A University of California Berkeley researcher has created an IP network that runs between a pair of xylophones.
Stuart Geiger, of the university's Berkeley's School of Information, built the network using two Arduino microcontrollers, some sensors and a pair of xylophones with two people to play them, isolated in cubicles.
The microcontrollers were connected to a series of LEDs, with each one representing a key on the xylophone and a hexadecimal character. When the LED lights up, the xylophone player whacks the corresponding key.
Trough the sensors, the other xylophone is able to detect when a key has been struck on the first one, and then convert it back into hexadecimal.
The downside of the system is its speed. Apparently, IP over Xylophone Players (IpoXP) can only cope with one character per second, giving it a baud rate of, er, one.
"Some users would sit inside and begin dutifully striking keys but would tire before the first packet had been completed keyed – a protracted task requiring 15 minutes of one's time," says Geiger.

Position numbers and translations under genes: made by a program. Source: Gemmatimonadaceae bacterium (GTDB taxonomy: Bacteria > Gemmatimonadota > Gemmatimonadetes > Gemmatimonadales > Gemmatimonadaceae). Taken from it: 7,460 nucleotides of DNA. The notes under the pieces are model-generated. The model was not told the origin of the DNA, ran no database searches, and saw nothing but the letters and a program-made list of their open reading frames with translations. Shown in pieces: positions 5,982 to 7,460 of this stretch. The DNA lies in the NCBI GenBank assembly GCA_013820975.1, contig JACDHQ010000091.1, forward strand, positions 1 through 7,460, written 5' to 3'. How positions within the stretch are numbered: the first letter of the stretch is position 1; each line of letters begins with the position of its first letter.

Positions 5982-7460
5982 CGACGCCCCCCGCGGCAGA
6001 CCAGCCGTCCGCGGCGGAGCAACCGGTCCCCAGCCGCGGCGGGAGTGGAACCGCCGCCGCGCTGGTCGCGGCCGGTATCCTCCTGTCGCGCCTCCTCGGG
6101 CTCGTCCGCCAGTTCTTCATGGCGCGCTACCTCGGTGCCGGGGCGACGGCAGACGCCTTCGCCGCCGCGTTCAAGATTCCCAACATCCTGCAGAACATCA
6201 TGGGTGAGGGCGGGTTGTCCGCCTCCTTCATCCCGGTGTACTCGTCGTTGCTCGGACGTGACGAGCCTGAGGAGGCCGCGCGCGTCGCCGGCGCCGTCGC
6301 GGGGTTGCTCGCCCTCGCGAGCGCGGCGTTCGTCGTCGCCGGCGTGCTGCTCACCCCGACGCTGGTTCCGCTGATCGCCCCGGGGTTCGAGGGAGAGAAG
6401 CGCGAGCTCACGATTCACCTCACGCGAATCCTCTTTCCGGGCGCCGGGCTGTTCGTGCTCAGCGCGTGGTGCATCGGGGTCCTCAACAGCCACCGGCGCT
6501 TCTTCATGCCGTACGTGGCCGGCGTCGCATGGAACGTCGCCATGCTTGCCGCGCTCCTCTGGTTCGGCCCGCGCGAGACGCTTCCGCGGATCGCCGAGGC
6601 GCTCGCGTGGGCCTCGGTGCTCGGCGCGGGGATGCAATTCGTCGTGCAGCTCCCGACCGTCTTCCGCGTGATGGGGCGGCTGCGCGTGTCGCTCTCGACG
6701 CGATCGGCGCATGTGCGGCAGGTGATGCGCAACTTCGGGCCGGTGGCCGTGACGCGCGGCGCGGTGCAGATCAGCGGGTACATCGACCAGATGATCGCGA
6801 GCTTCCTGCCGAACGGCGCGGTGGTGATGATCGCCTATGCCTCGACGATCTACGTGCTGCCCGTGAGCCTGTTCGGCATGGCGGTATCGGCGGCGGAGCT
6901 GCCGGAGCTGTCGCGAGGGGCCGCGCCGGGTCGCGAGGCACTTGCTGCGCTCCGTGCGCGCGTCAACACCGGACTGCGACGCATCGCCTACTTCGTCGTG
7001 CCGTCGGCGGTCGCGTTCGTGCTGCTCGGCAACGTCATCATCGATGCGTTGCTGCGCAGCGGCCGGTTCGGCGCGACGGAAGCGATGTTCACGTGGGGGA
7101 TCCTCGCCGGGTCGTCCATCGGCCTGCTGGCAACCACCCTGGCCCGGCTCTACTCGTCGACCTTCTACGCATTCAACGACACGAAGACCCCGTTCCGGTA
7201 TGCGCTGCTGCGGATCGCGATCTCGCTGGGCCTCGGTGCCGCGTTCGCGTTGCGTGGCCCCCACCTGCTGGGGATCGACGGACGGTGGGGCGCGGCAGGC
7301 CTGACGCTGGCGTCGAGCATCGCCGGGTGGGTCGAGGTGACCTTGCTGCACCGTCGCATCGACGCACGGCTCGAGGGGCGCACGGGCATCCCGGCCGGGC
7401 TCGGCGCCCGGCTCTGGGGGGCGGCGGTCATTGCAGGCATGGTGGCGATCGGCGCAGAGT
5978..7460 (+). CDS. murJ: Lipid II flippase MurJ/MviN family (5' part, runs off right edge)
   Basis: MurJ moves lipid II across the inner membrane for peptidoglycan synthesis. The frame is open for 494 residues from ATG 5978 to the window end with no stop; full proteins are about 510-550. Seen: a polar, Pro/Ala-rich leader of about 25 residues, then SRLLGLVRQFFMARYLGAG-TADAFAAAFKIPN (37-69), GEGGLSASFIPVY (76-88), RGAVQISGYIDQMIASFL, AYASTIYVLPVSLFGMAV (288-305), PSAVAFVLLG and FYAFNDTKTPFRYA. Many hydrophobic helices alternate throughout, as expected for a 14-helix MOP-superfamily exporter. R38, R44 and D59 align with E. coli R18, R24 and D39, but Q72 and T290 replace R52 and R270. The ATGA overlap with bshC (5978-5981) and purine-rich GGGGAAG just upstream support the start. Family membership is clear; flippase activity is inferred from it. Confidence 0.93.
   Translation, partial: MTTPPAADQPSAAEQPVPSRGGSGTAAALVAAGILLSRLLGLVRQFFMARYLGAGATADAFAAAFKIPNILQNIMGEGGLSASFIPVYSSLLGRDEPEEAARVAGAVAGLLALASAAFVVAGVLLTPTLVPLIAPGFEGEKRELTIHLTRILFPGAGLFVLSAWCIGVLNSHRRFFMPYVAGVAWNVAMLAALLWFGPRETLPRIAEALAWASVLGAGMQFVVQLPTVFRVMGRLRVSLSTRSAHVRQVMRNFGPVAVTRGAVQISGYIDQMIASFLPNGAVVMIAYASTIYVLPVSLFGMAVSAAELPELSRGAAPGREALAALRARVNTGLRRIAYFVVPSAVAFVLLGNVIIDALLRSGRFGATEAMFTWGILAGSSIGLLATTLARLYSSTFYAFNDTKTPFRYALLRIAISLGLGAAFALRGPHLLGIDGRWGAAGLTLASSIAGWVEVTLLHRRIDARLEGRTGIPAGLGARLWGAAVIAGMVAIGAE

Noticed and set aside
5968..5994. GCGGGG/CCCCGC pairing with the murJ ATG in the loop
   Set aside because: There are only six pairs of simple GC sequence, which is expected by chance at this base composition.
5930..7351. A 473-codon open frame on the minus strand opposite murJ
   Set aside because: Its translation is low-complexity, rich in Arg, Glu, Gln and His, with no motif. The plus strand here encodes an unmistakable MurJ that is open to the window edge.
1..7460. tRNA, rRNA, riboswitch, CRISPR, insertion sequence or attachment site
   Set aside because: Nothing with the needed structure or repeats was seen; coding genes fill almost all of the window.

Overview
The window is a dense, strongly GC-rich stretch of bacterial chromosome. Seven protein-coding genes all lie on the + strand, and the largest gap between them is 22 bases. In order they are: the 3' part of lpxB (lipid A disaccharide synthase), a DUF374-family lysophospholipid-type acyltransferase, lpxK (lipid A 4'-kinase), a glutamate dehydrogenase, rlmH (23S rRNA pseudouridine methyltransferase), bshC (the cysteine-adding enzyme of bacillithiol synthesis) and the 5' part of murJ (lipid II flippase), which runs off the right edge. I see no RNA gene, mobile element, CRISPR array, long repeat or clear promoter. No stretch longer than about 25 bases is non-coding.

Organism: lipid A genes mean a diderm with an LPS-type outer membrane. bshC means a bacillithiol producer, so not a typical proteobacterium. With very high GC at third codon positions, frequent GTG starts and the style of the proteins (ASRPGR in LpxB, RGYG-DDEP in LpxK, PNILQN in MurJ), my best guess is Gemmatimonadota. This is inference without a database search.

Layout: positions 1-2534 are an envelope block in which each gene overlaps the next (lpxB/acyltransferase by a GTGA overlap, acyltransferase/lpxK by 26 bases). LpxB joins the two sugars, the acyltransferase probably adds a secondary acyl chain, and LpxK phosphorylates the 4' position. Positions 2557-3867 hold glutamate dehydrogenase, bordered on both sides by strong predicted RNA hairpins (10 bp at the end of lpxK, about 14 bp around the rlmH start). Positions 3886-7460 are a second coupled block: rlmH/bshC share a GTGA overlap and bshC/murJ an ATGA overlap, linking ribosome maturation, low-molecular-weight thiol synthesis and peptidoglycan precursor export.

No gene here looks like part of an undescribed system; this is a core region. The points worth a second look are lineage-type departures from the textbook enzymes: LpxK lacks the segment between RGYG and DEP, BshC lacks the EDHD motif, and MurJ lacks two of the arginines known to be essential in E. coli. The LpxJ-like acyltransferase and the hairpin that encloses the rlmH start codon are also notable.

And it's not always perfectly accurate, with Geiger commenting: "Humans are really terrible interfaces."
To be fair to the players, though, he had set things up to be as dreary as possible.
"Although we cannot completely control the amount of enjoyment people might experience while playing the IPoXP installation, the intended user experience is meant to be mechanistic and austere. This effect was achieved by limiting the player‟s visibility and movement while using the interface," he says.
"We want the player to see the packets as we imagine computers see them, as unsentimental electrical impulses. We are also hoping that the farrago of notes coming from the xylophone as it is played to add to the sense of dystopia."